“Political language is designed to make lies sound truthful.”
— George Orwell, author of “1984.”
The election of Donald Trump as U.S. president, upending projections of pollsters and pundits that predicted his defeat, has triggered comparisons with Brexit, the vote earlier this summer where British citizens voted to leave the European Union, also catching the pollsters and pundits by surprise.
And yes, the campaigns for Brexit and the Trump presidency each employed similarities. Each campaign utilized ‘make our country great again’ slogans.
Further, each campaign also targeted immigrants as the source of deep-seated societal problems, particularly in the employment arena. Trump targeted Mexican immigrants while Brexit targeted Eastern European immigrants in Britain, primarily those coming from Poland as well as Muslims and blacks.
Despite accurately citing some similarities, too many of the news media comparisons of Brexit and Trump on both sides of ‘The Pond’ have been simplistic, infused with failures to sufficiently contextualize the array of forces entangled in those stunning votes.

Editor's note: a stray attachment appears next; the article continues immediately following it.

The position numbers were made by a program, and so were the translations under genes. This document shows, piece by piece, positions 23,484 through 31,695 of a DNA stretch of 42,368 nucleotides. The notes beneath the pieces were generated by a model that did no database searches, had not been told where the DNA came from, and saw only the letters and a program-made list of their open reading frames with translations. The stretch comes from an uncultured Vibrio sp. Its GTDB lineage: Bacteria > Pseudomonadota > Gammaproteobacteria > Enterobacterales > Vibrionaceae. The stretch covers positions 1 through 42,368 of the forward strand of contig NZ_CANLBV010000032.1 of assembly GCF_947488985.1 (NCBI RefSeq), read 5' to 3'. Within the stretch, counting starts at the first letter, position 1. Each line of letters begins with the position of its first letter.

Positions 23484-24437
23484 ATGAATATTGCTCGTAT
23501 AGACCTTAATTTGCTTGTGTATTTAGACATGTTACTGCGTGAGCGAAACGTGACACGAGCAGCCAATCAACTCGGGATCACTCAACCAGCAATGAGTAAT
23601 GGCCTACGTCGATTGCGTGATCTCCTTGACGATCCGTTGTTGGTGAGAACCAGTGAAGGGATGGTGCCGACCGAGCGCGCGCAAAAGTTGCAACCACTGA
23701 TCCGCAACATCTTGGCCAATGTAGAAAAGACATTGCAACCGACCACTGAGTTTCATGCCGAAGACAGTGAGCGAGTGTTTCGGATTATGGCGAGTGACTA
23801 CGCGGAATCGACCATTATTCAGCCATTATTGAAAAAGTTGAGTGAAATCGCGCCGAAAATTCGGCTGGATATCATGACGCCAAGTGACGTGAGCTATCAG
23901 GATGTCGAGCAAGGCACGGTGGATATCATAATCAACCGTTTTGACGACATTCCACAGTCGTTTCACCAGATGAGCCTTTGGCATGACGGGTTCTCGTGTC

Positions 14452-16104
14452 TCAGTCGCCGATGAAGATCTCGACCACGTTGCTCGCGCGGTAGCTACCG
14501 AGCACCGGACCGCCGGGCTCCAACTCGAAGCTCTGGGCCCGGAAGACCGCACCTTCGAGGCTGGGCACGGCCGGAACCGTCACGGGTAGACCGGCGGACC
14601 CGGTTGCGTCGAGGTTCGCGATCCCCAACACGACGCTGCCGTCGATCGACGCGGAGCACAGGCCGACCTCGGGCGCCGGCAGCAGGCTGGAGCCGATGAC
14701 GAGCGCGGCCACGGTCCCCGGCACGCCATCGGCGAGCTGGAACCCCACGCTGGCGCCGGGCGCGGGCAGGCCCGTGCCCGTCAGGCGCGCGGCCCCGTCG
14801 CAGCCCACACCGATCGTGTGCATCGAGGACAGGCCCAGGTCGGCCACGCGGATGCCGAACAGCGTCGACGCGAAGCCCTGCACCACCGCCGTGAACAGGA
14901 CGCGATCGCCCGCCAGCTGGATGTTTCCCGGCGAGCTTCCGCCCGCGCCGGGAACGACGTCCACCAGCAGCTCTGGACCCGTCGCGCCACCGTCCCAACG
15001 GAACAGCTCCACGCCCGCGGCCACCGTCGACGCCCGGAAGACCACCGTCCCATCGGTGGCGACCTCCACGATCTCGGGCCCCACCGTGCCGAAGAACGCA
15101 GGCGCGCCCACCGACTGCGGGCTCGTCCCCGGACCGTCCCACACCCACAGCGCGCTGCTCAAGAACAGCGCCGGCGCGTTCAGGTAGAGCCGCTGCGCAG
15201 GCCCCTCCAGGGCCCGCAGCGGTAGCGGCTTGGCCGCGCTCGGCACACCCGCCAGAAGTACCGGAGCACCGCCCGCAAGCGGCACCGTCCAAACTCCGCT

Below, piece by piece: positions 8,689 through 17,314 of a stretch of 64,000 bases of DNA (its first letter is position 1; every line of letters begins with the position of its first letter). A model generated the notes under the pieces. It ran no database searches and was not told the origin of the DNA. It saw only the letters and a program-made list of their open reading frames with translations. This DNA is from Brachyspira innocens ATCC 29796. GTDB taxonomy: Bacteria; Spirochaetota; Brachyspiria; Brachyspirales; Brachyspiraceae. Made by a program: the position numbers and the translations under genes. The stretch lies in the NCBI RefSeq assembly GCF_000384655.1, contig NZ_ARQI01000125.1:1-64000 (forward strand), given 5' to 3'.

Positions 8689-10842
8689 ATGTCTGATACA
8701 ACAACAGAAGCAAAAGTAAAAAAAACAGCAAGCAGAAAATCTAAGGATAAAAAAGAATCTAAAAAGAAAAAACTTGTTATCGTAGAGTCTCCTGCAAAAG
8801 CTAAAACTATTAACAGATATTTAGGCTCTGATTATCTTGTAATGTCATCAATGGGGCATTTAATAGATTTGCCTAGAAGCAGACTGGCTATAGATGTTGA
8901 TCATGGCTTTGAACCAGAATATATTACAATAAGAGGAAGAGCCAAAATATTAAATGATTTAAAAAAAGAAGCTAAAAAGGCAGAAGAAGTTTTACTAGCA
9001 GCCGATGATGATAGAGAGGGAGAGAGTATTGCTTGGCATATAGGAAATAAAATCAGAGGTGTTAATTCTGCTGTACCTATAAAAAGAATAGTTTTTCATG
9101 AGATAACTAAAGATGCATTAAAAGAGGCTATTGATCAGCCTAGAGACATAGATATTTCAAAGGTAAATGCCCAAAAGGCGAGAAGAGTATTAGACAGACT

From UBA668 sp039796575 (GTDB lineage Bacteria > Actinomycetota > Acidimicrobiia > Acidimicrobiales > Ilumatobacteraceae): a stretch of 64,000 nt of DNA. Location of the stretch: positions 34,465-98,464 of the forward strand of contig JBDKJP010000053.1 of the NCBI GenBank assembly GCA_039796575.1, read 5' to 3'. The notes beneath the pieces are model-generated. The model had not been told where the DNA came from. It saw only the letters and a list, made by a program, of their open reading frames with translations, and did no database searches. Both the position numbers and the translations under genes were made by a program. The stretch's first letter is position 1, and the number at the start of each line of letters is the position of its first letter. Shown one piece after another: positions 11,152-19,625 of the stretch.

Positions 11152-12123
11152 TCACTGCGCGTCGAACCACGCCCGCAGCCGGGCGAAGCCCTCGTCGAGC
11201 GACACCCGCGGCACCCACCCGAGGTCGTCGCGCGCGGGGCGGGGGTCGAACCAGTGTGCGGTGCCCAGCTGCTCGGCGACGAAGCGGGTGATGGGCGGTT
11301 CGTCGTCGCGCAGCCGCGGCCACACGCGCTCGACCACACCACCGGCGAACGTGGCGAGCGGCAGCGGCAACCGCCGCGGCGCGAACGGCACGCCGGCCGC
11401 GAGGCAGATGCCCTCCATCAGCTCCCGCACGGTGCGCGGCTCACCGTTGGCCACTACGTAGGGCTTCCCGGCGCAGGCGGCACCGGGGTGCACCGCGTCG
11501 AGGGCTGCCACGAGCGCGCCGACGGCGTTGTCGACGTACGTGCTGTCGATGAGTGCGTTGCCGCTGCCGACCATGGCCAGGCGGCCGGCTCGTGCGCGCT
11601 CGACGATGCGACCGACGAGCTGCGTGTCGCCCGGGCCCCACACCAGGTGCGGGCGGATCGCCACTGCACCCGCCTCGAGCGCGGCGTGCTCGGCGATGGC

Comparisons on both sides of the Atlantic Ocean, for example, have downplayed the upsurge in racist attacks, primarily targeting blacks and Muslims during the immediate aftermaths of both the Brexit and Trump victories.
In the weeks after the June Brexit vote, police in Britain received reports of more than 5,000 racist assaults, verbal abuse (in-person and online) and xenophobic graffiti. Surveys in Britain of white Brexit supporters found negative sentiments about multiculturalism and social liberalism in excess of 80 percent. Meanwhile, here in the US nearly 50 percent of Trump supporters who participated in a February 2016 poll disapproved of the end of slavery for blacks.
Far too many of the examinations into the Brexit and Trump victories logged across America’s ideological spectrum –- right to left –- have sought to minimize the role of racism in those electoral victories.